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APRIL 2021 | Roundtable on the Future of Justice Policy The Values of the Justice System: Implications for Justice Policy and Practice

Introductory Evening
April 15

At our opening event, participants introduced themselves and answered the following question: "What values are the most important to you in this moment?" View the recording below to see their answers and the conversation that followed.

SESSIONS 1 and 2
April 16

The Role of Values

In recent years, many in the United States have begun to seek ways to increase safety and lessen harms within the system: reentry supports, jail diversion programs, reversals of some long mandatory sentences. Focused on the practical tools available, and working within the political constraints of elections every few years, these efforts are beginning to change the discourse, policy, and practice around justice and justice reform. But conflicts and inconsistencies arise from this narrowly scoped focus. Reacting to a narrowly defined problem with a narrowly drawn response has shirked the core task of reckoning with the justice system and with the damage it has wrought.


Without serious consideration of lessons from the past or possibilities for the future, the potential for impact is limited and we risk the repetition of past mistakes and missteps. What is the role of values in breaking out of these constraints? Would a focus on our shared values allow us to foundationally reimagine justice and achieve safety for all?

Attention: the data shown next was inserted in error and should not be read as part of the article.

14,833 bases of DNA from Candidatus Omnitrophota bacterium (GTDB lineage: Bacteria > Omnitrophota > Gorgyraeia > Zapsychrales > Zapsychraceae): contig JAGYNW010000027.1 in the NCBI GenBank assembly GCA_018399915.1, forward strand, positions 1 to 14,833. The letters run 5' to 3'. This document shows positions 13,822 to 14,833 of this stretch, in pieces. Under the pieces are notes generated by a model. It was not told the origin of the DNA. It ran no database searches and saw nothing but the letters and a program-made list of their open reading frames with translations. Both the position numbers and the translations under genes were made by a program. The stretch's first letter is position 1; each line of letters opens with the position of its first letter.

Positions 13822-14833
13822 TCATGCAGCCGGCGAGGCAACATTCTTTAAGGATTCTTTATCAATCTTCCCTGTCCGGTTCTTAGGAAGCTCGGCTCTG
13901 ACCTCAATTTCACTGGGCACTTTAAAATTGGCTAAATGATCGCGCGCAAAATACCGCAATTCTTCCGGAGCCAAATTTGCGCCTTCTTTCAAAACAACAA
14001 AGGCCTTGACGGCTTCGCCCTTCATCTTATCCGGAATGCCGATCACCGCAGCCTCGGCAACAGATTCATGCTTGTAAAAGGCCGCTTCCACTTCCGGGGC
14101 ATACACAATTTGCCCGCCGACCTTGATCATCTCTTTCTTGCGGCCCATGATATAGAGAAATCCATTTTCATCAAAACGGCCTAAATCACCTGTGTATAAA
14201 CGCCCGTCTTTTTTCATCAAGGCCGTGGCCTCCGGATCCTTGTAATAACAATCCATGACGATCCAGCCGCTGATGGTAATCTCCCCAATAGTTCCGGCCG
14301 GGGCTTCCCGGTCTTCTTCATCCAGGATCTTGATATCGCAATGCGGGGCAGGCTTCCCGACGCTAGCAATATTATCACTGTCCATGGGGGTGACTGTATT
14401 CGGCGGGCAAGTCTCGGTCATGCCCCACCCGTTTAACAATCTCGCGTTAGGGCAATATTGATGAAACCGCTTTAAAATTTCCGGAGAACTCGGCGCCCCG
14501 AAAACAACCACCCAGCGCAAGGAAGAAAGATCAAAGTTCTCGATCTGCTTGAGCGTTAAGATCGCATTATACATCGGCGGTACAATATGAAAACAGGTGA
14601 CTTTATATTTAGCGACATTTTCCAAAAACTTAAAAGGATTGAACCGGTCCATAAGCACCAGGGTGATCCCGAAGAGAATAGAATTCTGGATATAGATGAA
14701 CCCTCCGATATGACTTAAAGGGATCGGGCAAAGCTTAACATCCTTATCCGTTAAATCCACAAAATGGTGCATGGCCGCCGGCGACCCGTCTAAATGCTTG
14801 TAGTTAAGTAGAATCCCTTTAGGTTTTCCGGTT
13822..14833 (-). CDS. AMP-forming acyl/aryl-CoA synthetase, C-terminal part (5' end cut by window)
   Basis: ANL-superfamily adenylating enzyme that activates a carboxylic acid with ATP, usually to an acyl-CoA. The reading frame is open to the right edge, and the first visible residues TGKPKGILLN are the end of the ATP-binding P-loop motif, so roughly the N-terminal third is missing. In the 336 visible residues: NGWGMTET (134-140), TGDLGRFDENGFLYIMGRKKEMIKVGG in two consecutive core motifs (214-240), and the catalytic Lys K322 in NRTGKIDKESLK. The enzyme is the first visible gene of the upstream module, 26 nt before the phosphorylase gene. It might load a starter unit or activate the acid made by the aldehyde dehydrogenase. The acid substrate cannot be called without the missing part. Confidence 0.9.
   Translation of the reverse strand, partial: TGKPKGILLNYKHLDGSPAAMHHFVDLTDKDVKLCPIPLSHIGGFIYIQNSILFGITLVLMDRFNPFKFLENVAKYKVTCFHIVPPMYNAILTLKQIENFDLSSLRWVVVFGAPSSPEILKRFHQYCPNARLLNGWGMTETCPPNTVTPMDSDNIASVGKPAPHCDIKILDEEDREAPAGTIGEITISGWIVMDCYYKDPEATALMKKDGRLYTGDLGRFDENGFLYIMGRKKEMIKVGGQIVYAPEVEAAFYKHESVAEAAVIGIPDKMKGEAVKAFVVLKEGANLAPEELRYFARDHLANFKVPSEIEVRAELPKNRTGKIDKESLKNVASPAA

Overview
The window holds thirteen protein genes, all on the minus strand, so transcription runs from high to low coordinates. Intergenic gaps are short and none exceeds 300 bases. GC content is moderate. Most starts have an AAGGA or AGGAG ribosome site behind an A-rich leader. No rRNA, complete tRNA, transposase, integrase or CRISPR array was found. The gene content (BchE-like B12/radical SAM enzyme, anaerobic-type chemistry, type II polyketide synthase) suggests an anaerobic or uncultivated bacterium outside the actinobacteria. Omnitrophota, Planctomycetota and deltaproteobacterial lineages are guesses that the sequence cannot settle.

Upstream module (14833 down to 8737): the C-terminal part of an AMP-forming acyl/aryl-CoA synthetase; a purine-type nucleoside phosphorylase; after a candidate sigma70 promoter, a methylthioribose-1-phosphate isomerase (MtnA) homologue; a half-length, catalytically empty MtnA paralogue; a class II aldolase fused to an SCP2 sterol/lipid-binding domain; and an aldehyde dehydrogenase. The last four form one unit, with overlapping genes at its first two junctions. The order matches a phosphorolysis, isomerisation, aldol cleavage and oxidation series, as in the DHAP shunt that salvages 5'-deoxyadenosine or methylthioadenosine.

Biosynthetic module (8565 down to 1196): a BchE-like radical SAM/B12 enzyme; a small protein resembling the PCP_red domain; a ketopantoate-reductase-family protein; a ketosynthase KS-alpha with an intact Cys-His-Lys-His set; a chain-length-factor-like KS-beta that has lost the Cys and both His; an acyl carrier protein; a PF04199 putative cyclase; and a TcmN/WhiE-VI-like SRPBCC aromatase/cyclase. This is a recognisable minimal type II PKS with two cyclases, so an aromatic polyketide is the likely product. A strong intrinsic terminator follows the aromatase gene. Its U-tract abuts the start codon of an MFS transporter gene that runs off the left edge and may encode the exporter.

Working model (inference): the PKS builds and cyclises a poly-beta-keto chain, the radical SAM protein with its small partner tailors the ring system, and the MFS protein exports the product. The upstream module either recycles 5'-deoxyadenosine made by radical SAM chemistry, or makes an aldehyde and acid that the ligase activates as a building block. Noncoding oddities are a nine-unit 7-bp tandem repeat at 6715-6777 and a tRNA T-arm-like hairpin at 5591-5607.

The Values of Justice

Values can guide decision making for both institutions and individuals — about what policies should be set, what practices are acceptable, what budgets should look like, and more. Square One has identified organizational values that include anti-racism, racial reckoning, human dignity, redemption, parsimony, and healing and recovery. Do these values answer the call? How are they reflected in the day-to-day work of achieving safety and justice?

  • How can shared values be used to evaluate the efficacy of particular policies and practices?
  • What are the indicators that tell us whether these values animate and guide the pursuit of justice?
  • What are examples of the successful actualization of our values of justice?
  • What do we do when the values themselves conflict with each other?
Opening Speakers
Sessions 1 and 2 Video

Roundtable participants discussed the disconnect between the words we say and the actions we take, what values in action looks like, and more in the first full day of Roundtable conversations.  For the final closing discussion following the small group breakouts can be found here.

EVENING KEYNOTE: A conversation on Reckoning with the Justice System
April 22
Experts - Daryl Atkinson b
Experts - Marlon Peterson-min

Daryl Atkinson (Founder and Co-Director of Forward Justice) joined Marlon Peterson (Host of the Decarcerated Podcast; Founder and Chief Re-imaginator, The Precedential Group) for a discussion on reckoning with the values of the justice system.

SESSIONS 3 and 4
April 23

The Irreducible Minimum and Abolition